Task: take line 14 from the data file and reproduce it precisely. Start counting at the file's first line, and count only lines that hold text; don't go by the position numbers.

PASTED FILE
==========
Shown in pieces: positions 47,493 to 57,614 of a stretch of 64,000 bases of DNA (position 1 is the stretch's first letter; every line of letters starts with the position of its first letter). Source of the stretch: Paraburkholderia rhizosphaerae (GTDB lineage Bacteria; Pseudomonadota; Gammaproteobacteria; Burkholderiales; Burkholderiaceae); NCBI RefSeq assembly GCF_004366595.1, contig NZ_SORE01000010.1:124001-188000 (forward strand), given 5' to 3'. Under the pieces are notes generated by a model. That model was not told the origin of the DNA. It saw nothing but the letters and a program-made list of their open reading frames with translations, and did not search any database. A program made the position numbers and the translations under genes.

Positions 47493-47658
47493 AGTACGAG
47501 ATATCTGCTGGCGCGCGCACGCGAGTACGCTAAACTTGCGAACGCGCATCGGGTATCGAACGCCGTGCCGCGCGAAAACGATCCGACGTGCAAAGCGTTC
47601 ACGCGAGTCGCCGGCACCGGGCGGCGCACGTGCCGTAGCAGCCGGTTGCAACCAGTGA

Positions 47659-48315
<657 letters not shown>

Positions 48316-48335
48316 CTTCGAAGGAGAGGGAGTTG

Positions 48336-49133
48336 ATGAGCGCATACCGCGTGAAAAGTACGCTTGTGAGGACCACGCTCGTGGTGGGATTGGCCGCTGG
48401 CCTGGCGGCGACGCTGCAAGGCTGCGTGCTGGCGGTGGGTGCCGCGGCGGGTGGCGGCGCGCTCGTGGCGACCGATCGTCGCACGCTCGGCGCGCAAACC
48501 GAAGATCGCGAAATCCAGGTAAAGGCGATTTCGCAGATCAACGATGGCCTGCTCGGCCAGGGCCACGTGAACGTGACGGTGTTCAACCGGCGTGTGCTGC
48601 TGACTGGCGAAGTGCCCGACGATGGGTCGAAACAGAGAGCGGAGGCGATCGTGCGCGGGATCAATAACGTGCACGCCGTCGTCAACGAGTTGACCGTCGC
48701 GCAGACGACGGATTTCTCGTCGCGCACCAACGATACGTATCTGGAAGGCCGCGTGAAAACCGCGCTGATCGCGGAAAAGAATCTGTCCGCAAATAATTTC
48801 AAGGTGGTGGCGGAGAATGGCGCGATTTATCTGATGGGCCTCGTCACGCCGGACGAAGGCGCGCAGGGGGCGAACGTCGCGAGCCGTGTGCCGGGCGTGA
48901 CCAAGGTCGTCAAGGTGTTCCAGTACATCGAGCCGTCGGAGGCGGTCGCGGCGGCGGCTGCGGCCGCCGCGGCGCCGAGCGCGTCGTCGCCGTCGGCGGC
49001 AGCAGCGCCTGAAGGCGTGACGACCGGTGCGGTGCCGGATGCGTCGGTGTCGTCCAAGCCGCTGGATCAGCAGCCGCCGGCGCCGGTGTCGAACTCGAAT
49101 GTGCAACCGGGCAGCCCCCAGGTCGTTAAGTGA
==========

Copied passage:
48601 TGACTGGCGAAGTGCCCGACGATGGGTCGAAACAGAGAGCGGAGGCGATCGTGCGCGGGATCAATAACGTGCACGCCGTCGTCAACGAGTTGACCGTCGC